It comes with expanded obstetrics capacity and space for future expansions in areas like operating rooms and surgical inpatient care.
As your city grows, your hospital will grow with it.
The hospital will have a training facility run in partnership with Grande Prairie Regional College, so more people can prepare for good jobs in the health-care sector.
Local schools systems are also growing to accommodate a bigger population.
Grande Prairie’s Catholic division will get two new schools with room for 1,450 students between them.
Three new public schools with total space for 2,250 students are also on the way…
…while three existing schools, École Nouvelle Frontière, Montrose and St. Kateri, are being modernized.
Transportation networks are getting enhancements too.
This year, we’ve scheduled 84 kilometres of safety, paving and intersection improvements along Highways 40 and 43; we hope to start upgrades on 49 kilometres of Emerson Trail as well.
Last year, our government provided $4.4 million through the GreenTRIP program to upgrade public transit fleets, stations and fare collection in Grande Prairie.
And we recently called for another round of applications for funding from this program, so we’d like to hear about your future plans.
Even as we create jobs, our government is investing in the people who fill them.
Enhancements we made to student loans this year offer improved assistance for low-income, northern and Indigenous students…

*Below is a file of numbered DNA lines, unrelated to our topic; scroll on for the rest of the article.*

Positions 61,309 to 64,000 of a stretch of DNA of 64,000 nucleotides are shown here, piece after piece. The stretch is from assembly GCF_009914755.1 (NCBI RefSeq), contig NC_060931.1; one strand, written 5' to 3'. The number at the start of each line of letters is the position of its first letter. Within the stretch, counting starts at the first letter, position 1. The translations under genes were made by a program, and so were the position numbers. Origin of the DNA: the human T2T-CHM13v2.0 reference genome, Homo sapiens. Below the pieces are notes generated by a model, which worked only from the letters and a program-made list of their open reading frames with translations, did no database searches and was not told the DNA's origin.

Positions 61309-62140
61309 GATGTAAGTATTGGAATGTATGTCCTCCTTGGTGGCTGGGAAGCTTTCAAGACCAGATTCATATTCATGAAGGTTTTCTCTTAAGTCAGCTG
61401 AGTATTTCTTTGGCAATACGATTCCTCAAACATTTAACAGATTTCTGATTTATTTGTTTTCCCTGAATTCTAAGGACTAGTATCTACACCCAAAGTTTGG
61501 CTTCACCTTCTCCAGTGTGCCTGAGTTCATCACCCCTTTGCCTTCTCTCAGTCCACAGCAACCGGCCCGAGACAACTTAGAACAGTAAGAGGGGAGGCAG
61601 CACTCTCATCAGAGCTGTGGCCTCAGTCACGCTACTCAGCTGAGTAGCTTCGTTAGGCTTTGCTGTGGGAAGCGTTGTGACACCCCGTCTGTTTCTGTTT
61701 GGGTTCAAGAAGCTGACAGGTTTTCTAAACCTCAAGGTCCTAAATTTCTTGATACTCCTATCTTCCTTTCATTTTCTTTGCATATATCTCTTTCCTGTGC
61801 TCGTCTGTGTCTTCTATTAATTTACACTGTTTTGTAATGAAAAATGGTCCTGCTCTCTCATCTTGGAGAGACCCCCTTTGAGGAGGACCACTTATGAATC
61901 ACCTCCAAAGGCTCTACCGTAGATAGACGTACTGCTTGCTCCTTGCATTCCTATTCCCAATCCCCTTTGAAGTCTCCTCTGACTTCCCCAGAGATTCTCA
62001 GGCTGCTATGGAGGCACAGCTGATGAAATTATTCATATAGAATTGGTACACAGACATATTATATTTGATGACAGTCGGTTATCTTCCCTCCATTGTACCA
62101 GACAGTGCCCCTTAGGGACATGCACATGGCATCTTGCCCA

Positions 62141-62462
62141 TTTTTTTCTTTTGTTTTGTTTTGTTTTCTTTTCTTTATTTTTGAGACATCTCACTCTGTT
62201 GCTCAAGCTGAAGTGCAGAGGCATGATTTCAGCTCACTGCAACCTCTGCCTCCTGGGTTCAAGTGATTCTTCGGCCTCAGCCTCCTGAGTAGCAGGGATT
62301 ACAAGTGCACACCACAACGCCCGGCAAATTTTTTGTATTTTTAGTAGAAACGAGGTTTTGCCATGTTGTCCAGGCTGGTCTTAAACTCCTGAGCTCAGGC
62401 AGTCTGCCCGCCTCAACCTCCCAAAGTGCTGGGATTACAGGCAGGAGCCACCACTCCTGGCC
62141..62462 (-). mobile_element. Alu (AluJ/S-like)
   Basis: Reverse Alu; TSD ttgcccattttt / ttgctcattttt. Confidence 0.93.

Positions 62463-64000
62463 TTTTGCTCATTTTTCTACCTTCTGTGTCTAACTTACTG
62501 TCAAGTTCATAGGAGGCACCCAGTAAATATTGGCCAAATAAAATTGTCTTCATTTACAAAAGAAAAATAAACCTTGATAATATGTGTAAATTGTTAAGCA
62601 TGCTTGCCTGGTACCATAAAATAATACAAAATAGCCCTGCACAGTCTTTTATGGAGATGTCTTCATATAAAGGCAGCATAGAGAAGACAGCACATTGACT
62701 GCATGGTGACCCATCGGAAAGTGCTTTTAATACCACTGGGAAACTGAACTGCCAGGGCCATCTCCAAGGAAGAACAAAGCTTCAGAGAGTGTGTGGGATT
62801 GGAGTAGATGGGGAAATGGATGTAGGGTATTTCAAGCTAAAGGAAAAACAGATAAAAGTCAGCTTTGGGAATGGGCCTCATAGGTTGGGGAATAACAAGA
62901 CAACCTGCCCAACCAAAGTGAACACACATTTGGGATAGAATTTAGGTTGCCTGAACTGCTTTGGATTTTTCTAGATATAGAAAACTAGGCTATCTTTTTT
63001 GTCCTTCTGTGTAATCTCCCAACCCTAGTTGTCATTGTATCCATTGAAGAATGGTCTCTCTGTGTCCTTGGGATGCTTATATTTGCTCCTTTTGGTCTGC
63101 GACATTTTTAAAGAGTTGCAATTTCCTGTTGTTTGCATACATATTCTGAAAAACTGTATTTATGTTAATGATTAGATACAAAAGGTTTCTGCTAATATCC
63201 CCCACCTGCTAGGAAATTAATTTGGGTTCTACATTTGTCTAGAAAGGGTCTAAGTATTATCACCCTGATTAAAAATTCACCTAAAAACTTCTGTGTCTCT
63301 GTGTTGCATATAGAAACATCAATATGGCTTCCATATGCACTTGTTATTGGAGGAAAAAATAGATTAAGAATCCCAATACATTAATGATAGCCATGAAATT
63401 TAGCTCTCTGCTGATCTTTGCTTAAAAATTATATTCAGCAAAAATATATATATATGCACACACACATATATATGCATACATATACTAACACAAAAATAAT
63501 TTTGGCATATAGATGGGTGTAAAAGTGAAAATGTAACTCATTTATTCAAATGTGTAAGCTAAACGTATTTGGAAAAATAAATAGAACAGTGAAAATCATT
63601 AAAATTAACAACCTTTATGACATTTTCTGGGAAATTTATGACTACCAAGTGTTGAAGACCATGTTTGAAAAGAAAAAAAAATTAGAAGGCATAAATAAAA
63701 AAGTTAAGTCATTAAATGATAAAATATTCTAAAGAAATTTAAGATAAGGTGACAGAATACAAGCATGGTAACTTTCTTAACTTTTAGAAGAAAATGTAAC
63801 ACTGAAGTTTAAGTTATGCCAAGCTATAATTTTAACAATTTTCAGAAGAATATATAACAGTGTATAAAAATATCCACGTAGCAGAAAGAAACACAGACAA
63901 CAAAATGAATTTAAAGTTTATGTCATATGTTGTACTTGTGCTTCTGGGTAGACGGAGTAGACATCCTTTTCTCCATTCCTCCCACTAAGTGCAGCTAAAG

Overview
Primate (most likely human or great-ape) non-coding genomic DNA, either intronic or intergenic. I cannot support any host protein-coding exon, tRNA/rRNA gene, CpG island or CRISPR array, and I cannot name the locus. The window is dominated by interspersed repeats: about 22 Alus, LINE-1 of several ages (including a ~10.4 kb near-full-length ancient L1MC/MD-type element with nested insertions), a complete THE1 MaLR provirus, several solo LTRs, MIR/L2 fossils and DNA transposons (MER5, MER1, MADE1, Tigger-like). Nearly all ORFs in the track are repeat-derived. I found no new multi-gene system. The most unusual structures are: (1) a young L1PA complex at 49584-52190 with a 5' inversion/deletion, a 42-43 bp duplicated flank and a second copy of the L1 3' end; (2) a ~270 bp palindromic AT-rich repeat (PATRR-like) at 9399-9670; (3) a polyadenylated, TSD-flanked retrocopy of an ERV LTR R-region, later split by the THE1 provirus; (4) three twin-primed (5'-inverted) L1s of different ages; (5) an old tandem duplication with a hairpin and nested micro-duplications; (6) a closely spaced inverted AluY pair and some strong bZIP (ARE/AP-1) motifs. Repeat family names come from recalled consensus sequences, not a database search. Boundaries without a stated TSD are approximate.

...including doubling grants for low-income learners, increasing loan limits, and making loans and grants available to apprentices.
And we are looking to build on Alberta’s apprenticeship system, so it remains responsive to the province’s changing needs.
Apprentices are crucial skilled workers. That’s why any who need technical training at post-secondary institutions will have a seat available to them.
Our government is also examining options for workforce retraining, particularly for people formerly employed in the energy sector.
And we are looking at increasing access to academic upgrading, and occupational certificate and diploma programs, to support underemployed Albertans in learning new knowledge and skills.
Long-term thinking defines our approach to the economy.
Alberta can’t continue to rely on crude oil exports if it’s to remain a consistently successful high-wealth province.
Diversification is a must. And on government’s side, we’re already hard at work.
One of the best ways is to channel resources to people with bright ideas.
Entrepreneurs and job creators need access to capital on reasonable commercial terms, to get start-ups launched, to become bankable and to finance growth and innovation.
We are dispensing that capital to smart lenders who know what to do with it.
We have increased ATB Financial’s borrowing limit by $1.5 billion.
ATB’s reach extends across the province. And now, promising start-ups anywhere in Alberta can access the capital they need to grow and thrive.
Our government is also investing another $50 million over two years in the Alberta Enterprise Corporation with the same goal in mind.
The AEC invests in venture capital funds to finance early-stage technology companies, ensuring that smaller enterprises have the investment, experience and knowledge to succeed.